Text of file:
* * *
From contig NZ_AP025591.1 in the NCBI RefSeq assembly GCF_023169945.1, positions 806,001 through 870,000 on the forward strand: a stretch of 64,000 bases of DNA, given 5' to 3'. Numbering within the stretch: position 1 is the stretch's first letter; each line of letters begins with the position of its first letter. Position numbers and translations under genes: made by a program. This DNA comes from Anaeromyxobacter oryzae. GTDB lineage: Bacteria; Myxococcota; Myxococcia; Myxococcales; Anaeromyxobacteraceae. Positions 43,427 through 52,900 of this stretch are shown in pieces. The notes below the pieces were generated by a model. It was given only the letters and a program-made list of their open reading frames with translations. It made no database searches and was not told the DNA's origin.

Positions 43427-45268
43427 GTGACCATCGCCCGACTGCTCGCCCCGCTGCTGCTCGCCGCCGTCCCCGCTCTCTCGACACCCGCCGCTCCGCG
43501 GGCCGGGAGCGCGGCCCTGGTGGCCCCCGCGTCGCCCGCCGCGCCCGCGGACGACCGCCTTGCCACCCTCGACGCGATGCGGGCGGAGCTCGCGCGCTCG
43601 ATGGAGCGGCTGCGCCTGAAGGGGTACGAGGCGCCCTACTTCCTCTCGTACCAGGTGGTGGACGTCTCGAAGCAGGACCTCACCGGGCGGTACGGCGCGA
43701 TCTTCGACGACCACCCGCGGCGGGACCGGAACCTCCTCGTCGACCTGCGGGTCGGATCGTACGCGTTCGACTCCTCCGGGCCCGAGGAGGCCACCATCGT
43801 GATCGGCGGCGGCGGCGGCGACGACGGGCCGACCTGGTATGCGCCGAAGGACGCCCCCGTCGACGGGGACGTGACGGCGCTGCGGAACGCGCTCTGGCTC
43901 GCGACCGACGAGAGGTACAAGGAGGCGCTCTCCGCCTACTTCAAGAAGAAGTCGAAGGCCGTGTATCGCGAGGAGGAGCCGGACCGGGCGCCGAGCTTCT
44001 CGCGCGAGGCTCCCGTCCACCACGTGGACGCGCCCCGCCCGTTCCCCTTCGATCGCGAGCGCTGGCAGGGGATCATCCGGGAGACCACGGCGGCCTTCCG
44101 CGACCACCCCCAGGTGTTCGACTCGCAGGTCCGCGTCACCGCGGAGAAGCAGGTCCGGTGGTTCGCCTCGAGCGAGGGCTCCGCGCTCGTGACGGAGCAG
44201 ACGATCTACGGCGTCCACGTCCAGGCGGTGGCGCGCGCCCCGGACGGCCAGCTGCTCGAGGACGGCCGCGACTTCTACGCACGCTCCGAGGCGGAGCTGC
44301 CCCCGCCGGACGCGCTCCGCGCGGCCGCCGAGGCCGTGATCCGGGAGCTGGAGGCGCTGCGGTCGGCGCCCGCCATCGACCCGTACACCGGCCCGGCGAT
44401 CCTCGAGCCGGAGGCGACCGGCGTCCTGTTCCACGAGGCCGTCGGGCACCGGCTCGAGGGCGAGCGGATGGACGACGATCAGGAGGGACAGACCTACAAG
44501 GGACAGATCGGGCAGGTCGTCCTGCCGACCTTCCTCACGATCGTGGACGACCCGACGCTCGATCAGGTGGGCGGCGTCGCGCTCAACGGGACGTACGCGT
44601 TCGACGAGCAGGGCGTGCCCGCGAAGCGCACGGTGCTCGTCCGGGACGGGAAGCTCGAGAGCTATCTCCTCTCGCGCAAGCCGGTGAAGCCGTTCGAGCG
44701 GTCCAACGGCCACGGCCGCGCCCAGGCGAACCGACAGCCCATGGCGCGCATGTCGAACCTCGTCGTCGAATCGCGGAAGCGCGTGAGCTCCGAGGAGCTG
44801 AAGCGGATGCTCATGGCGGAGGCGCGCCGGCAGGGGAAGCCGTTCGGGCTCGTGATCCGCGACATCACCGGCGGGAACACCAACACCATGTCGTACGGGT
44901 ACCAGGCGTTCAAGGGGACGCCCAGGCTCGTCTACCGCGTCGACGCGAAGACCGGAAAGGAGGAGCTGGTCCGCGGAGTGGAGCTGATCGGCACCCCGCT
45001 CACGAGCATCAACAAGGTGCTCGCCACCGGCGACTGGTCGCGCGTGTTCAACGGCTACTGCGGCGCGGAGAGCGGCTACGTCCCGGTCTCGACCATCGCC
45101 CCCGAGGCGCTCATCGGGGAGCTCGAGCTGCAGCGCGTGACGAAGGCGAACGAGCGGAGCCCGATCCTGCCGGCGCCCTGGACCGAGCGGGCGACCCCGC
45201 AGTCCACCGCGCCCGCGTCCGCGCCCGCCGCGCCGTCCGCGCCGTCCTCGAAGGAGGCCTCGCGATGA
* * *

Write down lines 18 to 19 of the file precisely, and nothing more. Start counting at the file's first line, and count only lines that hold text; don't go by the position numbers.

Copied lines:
44901 ACCAGGCGTTCAAGGGGACGCCCAGGCTCGTCTACCGCGTCGACGCGAAGACCGGAAAGGAGGAGCTGGTCCGCGGAGTGGAGCTGATCGGCACCCCGCT
45001 CACGAGCATCAACAAGGTGCTCGCCACCGGCGACTGGTCGCGCGTGTTCAACGGCTACTGCGGCGCGGAGAGCGGCTACGTCCCGGTCTCGACCATCGCC